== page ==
In this introductory programme,
Phiiippa Forrester and Brett Westwood herald a new series of reports on the movement and migration of animals around the globe produced as part of a collaboration with the BBC Natural History Unit across its television and radio platforms. The first of the 40-week series can be heard on Tuesday next week at 11am on Radio 4. Producer Julian Hector Repeated at 9.30pm Radio choices: pages 130-131
Led by the Rev Ernie Rea. Lord Jesus, Think on Me (St Paul's). Hebrews 12, w1-6, v14. Wash Me Throughly (SS Wesley). There's a Wideness in God's Mercy (Corvedale). Director of music Richard Tanner. Organist Nigel Spooner.
2/5. JG Ballard recalls how his years of incarceration by the Japanese in Lunghua internment camp during the Second World War were nearly perfect for an adventurous lad. For details see yesterday Repeated at 12.30am
Hannah Rothschild tells the extraordinary story of her eccentric great aunt, Pannonica Rothschild , who settled in New York after the Second World War and became known as the baroness of the bebop jazz revolution for her patronage of musicians such as Thelonious Monk and Charlie Parker. Producer David Perry See panel
In 1884 the young Frederick Delius arrived in Florida from his home in Bradford, where it is said he fell in love with a black woman who became pregnant before he left to pursue his dream of becoming a composer.
Angela Turvey 's drama explores this controversial story.
Producer/Director Claire Grove
Richard Daniel and the team discuss listeners' questions about our environment and the natural world. Producer Nick Patrick
ADDRESS: [address removed] email: [address removed] Phone: [number removed] (calls from landlines cost no more than 8p per minute)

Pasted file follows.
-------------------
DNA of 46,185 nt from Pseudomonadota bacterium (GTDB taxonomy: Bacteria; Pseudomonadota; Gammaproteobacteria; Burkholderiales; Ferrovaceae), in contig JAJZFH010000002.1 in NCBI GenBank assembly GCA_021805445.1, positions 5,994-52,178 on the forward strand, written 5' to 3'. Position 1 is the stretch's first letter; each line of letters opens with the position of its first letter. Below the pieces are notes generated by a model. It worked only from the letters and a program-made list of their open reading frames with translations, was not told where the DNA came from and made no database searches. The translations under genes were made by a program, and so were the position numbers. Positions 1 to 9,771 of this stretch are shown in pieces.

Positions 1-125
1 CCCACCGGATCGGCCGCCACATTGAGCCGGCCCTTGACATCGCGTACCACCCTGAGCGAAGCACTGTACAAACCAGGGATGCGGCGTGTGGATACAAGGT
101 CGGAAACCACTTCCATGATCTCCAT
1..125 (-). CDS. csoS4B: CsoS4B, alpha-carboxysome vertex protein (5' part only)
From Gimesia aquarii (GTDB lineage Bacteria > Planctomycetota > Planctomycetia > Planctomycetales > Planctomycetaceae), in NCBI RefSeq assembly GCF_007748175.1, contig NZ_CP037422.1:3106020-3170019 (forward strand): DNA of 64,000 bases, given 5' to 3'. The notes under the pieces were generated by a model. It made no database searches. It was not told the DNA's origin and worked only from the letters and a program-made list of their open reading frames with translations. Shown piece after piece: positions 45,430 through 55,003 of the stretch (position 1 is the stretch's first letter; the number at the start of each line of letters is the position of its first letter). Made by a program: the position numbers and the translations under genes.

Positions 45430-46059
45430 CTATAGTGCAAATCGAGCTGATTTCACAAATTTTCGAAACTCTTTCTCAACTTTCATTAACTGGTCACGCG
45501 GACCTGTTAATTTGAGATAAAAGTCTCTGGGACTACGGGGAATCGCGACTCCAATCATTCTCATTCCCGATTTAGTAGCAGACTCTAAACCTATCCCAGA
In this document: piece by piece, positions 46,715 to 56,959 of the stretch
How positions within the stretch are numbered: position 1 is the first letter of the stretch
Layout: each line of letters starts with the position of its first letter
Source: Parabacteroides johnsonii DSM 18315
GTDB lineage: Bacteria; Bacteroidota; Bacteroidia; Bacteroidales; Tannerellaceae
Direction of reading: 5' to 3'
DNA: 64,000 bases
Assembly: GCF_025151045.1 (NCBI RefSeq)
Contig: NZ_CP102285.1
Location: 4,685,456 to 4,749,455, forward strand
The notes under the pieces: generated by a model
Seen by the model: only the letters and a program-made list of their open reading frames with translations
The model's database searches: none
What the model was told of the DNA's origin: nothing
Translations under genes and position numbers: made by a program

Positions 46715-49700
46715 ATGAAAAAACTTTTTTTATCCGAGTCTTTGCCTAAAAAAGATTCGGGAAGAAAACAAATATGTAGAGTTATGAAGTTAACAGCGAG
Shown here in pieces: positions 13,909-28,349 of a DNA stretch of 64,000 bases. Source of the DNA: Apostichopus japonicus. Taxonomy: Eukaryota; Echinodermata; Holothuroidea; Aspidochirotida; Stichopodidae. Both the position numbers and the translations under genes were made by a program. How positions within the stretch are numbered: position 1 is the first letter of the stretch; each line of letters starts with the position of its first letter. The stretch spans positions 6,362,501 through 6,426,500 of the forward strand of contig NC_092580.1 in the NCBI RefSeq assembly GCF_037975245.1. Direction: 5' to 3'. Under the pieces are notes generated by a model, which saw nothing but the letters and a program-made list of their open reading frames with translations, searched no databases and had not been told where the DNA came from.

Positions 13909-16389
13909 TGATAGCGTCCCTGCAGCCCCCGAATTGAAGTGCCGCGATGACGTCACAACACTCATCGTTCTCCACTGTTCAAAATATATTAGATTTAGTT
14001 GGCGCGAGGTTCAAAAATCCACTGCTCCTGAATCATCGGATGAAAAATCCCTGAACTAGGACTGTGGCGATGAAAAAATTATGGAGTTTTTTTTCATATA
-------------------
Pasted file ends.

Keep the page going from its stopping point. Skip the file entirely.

2/5 Consuming Celia. Celia has written a list of all the gifts she doesn't want for
Valentine's Day, but the one thing she really wants it seems money just can't buy. Tamsin Greig reads Kate Perry 's short story. producer Heather Larmour For details see yesterday
2/5. Urban historian Joe Kerr visits a Group4 Securicor control room in Manchester to discover how the night-shift team in charge of an electronic tagging operation feel about watching over the lives of more than 8,000 people. For details see yesterday
4/10 With news content proliferating across the internet. blogs and podcasts, Clive Coleman looks at what the law permits the media to report and asks if the law on contempt should now be scrapped. Producer Simon Coates
4/10. Fran Abrams investigates new concerns about the finances of the British National Party. Producer Samantha Fenwick Repeated on Sunday at 5pm LPodcast available at news.bbc.co.uk/1/hi/ programmes/file_on_4/default.stm
7/15. 1 Promessi Sposi. Lucy has returned to Windy Corner but although the banks of the Arno are far away, if not entirely forgotten, the Surrey Weald is about to play host to romance too. By EM Forster. For details see yesterday
There are more than 5 million programme listings in Genome. This is a
historical record of the planned output and the BBC services of any
given time. It should be viewed in this context and with the
understanding that it reflects the attitudes and standards of its time
- not those of today.
To read scans of the Radio Times magazines from the 1920s, 30s, 40s and
50s, you can navigate by issue.
Genome is a digitised version of the Radio Times from 1923 to 2009 and
is made available for internal research purposes only. You will need to
obtain the relevant third party permissions for any use, including use in
programmes, online etc.
This internal version of Genome, which includes all the magazine covers,
images and articles as well as the programme listings from the Radio
Times, is different to the version of BBC Genome that is available
externally/to the public. It is only available inside the BBC network.